توافقنامه های عقب افتادگی در دیدگاه تولید زباله های مواد غذایی در رابط تامین کننده و خرده فروش
|کد مقاله||سال انتشار||تعداد صفحات مقاله انگلیسی||ترجمه فارسی|
|86000||2017||11 صفحه PDF||سفارش دهید|
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Publisher : Elsevier - Science Direct (الزویر - ساینس دایرکت)
Journal : Resources, Conservation and Recycling, Volume 122, July 2017, Pages 83-93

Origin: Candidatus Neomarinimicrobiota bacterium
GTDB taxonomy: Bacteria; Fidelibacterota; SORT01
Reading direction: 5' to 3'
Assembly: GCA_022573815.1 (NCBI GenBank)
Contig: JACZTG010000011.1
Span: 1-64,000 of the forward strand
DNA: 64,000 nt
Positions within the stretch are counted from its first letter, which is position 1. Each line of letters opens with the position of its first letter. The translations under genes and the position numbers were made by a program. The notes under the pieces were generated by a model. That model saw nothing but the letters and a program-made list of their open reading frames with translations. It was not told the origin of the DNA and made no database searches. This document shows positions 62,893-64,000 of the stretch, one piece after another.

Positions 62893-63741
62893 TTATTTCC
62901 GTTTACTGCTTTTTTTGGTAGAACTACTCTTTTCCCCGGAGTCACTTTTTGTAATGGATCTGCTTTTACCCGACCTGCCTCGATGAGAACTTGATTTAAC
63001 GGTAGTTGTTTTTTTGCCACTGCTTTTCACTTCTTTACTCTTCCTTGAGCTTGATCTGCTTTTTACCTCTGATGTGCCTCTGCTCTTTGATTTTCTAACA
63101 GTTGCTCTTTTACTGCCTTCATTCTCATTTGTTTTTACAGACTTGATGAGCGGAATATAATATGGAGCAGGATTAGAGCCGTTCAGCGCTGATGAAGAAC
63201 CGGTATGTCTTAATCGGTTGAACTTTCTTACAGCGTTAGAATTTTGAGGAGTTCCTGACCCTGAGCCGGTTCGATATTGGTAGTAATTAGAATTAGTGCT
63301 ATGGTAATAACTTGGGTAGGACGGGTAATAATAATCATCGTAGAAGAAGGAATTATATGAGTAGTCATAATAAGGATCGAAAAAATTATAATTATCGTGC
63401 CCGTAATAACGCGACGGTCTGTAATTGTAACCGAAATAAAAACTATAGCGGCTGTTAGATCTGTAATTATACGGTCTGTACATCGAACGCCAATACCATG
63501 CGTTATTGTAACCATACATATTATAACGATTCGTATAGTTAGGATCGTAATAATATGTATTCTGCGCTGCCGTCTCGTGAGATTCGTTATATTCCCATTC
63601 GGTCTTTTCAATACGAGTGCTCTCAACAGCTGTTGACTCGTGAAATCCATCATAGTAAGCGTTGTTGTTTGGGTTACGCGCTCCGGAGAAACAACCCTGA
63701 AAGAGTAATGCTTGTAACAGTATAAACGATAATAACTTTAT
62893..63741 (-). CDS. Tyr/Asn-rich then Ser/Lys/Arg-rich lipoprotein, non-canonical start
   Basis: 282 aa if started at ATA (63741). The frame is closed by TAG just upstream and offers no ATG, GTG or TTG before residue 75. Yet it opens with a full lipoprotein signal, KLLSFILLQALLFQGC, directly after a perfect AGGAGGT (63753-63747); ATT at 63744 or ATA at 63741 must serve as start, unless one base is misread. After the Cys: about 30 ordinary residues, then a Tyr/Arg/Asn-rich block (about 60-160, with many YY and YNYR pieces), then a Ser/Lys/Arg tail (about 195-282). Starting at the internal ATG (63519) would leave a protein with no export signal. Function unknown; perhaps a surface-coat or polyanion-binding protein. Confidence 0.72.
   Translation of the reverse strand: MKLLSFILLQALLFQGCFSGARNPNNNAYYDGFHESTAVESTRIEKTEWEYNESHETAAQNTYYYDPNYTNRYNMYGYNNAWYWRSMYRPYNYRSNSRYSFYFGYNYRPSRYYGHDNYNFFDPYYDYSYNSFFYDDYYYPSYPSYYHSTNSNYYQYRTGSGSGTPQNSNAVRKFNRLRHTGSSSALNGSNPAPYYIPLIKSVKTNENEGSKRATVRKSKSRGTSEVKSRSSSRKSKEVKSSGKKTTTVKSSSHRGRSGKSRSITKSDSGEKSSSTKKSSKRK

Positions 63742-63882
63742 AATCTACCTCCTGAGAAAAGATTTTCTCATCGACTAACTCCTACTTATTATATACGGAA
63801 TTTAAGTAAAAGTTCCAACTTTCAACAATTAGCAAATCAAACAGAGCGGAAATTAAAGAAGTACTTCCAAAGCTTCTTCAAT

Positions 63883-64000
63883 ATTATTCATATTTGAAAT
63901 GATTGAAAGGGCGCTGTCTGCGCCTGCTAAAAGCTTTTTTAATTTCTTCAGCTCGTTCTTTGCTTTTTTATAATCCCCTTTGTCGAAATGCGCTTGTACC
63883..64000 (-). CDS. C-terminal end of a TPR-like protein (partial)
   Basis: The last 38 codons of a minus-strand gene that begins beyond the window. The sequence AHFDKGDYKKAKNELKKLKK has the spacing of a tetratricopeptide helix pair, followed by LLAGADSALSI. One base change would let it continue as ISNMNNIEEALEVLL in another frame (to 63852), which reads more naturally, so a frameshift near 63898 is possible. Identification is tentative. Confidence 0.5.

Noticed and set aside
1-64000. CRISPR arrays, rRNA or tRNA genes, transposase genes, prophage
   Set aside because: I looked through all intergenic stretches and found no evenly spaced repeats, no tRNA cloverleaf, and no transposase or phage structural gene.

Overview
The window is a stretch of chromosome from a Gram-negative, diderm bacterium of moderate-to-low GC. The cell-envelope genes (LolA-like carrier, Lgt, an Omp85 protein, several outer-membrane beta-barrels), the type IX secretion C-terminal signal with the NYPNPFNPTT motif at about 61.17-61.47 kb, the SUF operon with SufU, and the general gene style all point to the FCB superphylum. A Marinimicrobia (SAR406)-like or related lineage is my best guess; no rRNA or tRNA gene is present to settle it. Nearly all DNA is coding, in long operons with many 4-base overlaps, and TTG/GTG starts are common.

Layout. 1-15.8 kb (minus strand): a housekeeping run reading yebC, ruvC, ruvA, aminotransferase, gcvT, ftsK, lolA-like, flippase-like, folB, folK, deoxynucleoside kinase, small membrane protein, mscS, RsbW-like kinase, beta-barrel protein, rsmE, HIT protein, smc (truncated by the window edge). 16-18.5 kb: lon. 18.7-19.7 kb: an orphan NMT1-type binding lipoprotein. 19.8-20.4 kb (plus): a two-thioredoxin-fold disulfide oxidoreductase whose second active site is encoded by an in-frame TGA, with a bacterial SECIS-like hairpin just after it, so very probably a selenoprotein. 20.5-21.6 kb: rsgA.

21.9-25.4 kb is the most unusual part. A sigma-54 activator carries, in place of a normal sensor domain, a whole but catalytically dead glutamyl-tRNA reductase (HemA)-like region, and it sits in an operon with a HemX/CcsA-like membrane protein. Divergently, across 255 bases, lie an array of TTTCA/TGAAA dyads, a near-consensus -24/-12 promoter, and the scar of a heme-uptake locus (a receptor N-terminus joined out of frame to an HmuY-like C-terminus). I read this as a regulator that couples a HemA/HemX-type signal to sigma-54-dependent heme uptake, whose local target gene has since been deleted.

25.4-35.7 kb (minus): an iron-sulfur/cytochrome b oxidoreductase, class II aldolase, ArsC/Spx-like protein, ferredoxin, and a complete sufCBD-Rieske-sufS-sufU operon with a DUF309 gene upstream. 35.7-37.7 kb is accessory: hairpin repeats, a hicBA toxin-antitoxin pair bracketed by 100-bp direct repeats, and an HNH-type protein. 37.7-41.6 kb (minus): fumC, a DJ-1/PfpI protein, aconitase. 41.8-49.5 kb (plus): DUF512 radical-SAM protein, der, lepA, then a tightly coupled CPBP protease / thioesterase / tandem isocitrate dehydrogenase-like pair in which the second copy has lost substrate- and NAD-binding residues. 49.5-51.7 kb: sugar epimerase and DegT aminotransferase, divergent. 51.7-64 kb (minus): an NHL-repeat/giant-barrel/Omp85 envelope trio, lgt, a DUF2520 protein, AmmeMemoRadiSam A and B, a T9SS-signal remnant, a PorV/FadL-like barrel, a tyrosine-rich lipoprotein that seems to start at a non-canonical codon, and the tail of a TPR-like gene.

Food waste must be minimised to make food supply chains sustainable. This is especially relevant since food waste valorisation measures, such as energy recovery, have limited possibilities to fully recover the resources invested in food production. However, waste minimisation is costly when it includes new infrastructure or technology. Policy measures, on the other hand, can provide a low-cost option. Food rejection practices in supermarkets, such as take-back agreements (TBA), have long been identified as risk factors for food waste generation at the supplier-retailer interface, but given the relational, and often discreet, nature of these agreements, there is little evidence of their impact. In this study we provide, concrete evidence of different rejection practices. This is done by studying three types of food chains â those for bread, fresh fruit and vegetables, and milk â with different rejection practices in Sweden. Based on a combination of primary company information and stakeholder interviews, we found that a full TBA is in operation for bread. The retailer only pays for bread that is sold and any bread left unsold three days before the best-before date is returned to the supplier. For fresh fruit and vegetables, only goods of âinadequateâ quality are returned, but supermarkets have sole rights of determination on quality, posing a risk of categorising unsold fruit and vegetables as inadequate quality and returning them to suppliers. In the case of milk, suppliers take back unsold items, but only for waste management. The trend found in this study was that bread had the highest waste, and the most extensive take-back policy. Fresh fruit and vegetables had medium levels of waste, partly due to unverified rejections, while milk had a very low level of waste combined with an even lower level of rejections. It can be concluded that a food supply chain system where the direct costs of waste management or incentives for waste reduction are separated from the organisation responsible for generating the waste poses a significant risk factor in food waste generation and is therefore a potential hotspot for waste-reducing measures.